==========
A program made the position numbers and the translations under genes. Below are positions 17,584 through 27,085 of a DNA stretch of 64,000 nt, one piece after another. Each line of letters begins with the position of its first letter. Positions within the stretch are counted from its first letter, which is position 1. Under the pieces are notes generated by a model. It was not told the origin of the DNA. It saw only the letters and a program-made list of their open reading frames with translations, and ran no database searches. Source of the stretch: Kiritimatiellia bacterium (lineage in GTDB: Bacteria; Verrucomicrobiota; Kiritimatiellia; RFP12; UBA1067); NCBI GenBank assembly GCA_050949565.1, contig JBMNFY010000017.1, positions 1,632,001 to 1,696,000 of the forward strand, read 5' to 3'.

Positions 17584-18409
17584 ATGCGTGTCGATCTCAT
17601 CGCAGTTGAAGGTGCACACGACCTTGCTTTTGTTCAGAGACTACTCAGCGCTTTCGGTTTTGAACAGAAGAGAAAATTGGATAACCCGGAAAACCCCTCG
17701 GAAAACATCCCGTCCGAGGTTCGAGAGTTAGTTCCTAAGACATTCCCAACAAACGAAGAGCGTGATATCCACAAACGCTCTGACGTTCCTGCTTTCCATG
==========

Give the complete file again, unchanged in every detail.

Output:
A program made the position numbers and the translations under genes. Below are positions 17,584 through 27,085 of a DNA stretch of 64,000 nt, one piece after another. Each line of letters begins with the position of its first letter. Positions within the stretch are counted from its first letter, which is position 1. Under the pieces are notes generated by a model. It was not told the origin of the DNA. It saw only the letters and a program-made list of their open reading frames with translations, and ran no database searches. Source of the stretch: Kiritimatiellia bacterium (lineage in GTDB: Bacteria; Verrucomicrobiota; Kiritimatiellia; RFP12; UBA1067); NCBI GenBank assembly GCA_050949565.1, contig JBMNFY010000017.1, positions 1,632,001 to 1,696,000 of the forward strand, read 5' to 3'.

Positions 17584-18409
17584 ATGCGTGTCGATCTCAT
17601 CGCAGTTGAAGGTGCACACGACCTTGCTTTTGTTCAGAGACTACTCAGCGCTTTCGGTTTTGAACAGAAGAGAAAATTGGATAACCCGGAAAACCCCTCG
17701 GAAAACATCCCGTCCGAGGTTCGAGAGTTAGTTCCTAAGACATTCCCAACAAACGAAGAGCGTGATATCCACAAACGCTCTGACGTTCCTGCTTTCCATG